We spent most of Saturday in the park. I know, it’s not very glamorous, but you see, we were celebrating an anniversary.
Now, some of my friends no doubt spent this remarkable centenary in the dark of the theater. And at least two I know celebrated it in truly lavish style, dressing like their counterparts a century ago and eating the very foods on which they dined that historic day.
But our anniversary didn’t celebrate a shocking tragedy that cost scores of lives. We were marking the 100th anniversary of my grandpa John’s birth. The fact that he was born on the exact day that the Titanic met with that fateful iceberg only made it easier for me to remember that historic event. I only ever saw one of those things as worth celebrating. [Note: my mom just corrected me about something rather embarrassing. My grandpa’s birthday was actually April 5, not April 15. April 5 is the date the Titanic launched, which was the source of my confusion. The sentiments that follow remain true, but for future reference, I am A Bad Granddaughter.]
Let me tell you a bit about John Kresser. He was the first child of his family born in America–his parents and older siblings moved to Wisconsin from southern Germany (technically part of Austro-Hungarian territory) a few years earlier. He was one of ten children who lived to adulthood, five boys and five girls. They were too poor to keep the milk their cow produced, so rickets gave him bowed legs like a cowboy forty years in the saddle. He went to work after he finished fourth grade. When the Depression hit, he went into the Civilian Conservation Corps in upstate Wisconsin.
John met my grandma, Nell (of whom I’ve written before), and they dated briefly before marrying in 1935. During the courtship, he would take her out on Friday nights. He offered to buy her ice cream; she suggested that they should go out for a beer. It wasn’t until after they’d married and she started turning down beer when offered that he thought to ask why she’d always suggested it for their dates. Her answer: she figured that, as a German, he’d much rather have a beer after a hard day’s work. His answer: no way, I’d have much rather had the ice cream! 62 years together wasn’t nearly enough.
He worked at Ladish Company for 40 years, pulling seamless rings of burning steel from beneath the four-story pneumatic hammer that pounded them flat. Even on the hottest day of the year, he had to cover every inch of his skin in at least two layers, to prevent burns. These were the days before OSHA regulations, and he suffered significant nerve deafness from the constant percussion of the hammer. His fingers were gnarled and crippled like jagged bolts of lightning. But those hands were capable of great skill and delicacy. He tied his own fishing jigs and lures, and crafted wooden fittings and furniture.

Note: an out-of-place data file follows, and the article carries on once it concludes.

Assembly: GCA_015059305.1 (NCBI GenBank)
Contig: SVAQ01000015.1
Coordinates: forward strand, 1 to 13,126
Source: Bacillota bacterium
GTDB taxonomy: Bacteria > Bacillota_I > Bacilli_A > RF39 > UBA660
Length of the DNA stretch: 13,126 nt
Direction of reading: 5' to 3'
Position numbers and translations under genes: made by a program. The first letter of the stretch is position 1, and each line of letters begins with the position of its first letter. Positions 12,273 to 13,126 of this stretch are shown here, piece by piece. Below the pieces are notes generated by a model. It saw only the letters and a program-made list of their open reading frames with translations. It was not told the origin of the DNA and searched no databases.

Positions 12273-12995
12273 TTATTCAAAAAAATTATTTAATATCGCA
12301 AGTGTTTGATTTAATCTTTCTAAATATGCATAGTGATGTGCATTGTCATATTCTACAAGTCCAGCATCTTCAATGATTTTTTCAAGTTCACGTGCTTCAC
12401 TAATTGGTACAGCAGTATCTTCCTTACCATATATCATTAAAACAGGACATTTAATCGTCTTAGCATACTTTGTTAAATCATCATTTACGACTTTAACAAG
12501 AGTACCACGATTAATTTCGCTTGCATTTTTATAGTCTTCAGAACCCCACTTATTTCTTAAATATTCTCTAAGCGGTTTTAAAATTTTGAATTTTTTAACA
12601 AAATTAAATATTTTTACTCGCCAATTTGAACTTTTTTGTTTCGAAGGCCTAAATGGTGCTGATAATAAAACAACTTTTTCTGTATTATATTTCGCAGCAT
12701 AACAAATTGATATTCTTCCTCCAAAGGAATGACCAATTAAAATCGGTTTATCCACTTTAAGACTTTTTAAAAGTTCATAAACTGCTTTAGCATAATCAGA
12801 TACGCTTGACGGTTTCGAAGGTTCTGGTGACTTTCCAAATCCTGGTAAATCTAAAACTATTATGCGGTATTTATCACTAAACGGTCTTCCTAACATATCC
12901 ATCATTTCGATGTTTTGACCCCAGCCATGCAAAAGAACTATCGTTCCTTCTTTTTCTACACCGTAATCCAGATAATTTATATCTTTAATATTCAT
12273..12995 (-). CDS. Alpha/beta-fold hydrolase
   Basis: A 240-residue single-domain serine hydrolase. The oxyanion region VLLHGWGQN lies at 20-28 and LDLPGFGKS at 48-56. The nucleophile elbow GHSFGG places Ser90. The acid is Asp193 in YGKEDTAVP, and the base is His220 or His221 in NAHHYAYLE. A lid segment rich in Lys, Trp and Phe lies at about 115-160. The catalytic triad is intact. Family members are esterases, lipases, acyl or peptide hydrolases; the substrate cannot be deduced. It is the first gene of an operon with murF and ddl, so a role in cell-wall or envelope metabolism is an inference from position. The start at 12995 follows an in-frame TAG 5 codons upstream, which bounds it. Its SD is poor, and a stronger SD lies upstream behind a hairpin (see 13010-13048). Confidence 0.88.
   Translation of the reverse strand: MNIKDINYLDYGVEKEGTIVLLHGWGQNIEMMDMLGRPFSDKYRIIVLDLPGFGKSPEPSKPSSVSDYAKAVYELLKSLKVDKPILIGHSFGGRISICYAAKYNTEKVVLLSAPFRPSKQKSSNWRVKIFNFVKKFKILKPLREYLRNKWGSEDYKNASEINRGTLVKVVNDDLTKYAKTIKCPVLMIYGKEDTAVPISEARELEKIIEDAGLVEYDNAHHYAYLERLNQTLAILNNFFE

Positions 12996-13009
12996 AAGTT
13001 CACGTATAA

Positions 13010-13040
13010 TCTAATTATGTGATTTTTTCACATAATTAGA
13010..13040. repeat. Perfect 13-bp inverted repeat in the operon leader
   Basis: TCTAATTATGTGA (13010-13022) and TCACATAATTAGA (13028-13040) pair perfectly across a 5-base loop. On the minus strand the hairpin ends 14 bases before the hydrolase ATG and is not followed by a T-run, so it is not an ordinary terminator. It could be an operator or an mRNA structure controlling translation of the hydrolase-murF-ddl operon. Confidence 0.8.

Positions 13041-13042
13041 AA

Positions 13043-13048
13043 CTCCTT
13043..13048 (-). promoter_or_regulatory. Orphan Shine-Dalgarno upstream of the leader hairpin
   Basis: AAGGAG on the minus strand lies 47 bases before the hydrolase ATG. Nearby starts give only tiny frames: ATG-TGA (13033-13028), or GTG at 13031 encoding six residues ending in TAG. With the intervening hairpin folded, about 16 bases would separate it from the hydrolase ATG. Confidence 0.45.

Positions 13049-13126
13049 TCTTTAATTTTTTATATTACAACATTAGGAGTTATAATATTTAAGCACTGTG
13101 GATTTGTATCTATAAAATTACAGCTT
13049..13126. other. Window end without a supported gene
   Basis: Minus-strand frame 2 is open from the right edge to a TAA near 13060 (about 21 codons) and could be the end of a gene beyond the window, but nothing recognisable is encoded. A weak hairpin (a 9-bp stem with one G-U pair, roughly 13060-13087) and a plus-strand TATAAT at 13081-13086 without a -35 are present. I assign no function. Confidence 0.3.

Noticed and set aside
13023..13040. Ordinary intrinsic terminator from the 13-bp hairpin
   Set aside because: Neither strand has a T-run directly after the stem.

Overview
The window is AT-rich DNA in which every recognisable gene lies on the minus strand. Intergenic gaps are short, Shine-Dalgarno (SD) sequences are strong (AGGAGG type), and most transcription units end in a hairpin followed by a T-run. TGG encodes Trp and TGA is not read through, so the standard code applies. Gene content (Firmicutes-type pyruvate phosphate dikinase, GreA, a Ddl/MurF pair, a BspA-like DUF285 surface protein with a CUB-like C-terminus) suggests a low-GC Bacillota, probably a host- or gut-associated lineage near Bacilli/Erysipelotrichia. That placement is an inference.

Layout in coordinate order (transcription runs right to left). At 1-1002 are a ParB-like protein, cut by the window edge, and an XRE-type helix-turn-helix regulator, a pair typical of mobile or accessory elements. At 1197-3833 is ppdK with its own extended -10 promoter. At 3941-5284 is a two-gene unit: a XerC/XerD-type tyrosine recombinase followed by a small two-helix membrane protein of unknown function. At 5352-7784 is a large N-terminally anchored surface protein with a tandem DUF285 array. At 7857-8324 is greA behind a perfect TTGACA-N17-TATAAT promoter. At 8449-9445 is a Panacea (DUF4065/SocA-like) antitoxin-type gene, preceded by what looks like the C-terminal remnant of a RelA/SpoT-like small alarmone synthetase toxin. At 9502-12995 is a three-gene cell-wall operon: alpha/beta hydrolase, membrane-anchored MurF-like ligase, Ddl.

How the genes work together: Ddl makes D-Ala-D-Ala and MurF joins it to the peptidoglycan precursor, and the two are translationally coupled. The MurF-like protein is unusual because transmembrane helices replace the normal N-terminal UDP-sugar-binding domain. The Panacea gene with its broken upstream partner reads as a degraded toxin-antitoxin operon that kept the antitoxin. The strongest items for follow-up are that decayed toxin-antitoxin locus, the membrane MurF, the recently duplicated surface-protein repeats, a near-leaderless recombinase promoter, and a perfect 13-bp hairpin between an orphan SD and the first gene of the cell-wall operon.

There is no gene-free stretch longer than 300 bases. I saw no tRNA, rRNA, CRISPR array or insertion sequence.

Quite simply, nature was his domain. He fished for coho salmon on Lake Michigan in his 15-foot aluminum canoe, and the ones he brought back often overhung the cooler on both sides, 22 inches of flashing silver wrested from the deep. He hunted deer every fall, and nothing ever went to waste. He grew dozens of beautiful flowers, but his irises and roses were stunning. Vegetables flourished in the backyard all summer long, a lush backdrop to his Wile E. Coyote-like battle with the squirrels that feasted at his birdfeeders.
In every undertaking, he fretted, tweaked, measured, re-measured, jiggered, and planned until the product was meticulous. It drove my grandma, with her Irish practicality and genius for the slap-dash and shortcut, rather mad. But the combination of them was just about perfect, and they played a huge role in raising my siblings and me. Weekends, vacations, long summers–any stretch of days was an excuse to hitch their pop-up canvas trailer to the car and head for parts unknown. We cooked over campfires, read by kerosene lanterns, and slept in sleeping bags with the skies of mountains and deserts, coastlines and great plains above our green canvas tent.
They showed us the wonder to be found close to home, too. They would take us on long, rambling nature walks in the birch forests on the cliffs above Lake Michigan, letting us collect treasures like the armloads of wildflowers I would amass (even though they made us all sneeze), while teaching us the values of preservation and the beauty of a thing in its proper environment. My grandma named the plants and animals for us; my grandpa named the trees and tracks.
While he was a man of quiet dignity, faith, and pride, he was happily a fool for his grandkids. He rode sleds, roller coasters, and water slides with us. He ate every dubious baking effort, accepted our art projects like treasures of the western world. We’ve got Super 8 footage somewhere of him playing with my cousin in Rocky Mountain National Park. She’s from Florida, so snow was always a special treat. In the film, she decides she wants to slide some snow down Grandpa’s pants, so she sneaks up behind him and starts trying to cram a snowball past his belt. But Gramps was a skinny guy, pants always tightly cinched, so there’s nowhere to slide the chilly bundle. Not wanting to disappoint her, the film shows him unbuckle his belt, undo the top button of his pants, then hold the back open for her. In goes the snowball, and my cousin claps with glee, as Grandpa does a herky-jerky dance of put-on shock and discomfort. Anything for the kids.
So it was a no-brainer to celebrate his birthday out in nature. We talked of him as we walked to the park, as I named the trees with their buds unfurling. I watched the wind in the branches as I sat beside the playground, and I thought of what he would have made of my two bright boys. What hijinks they would talk him into. What wisdom he would etch in their hearts. 100 years after he came into this world, I still look at it the way he taught me: with reverence and gratitude for all its gifts.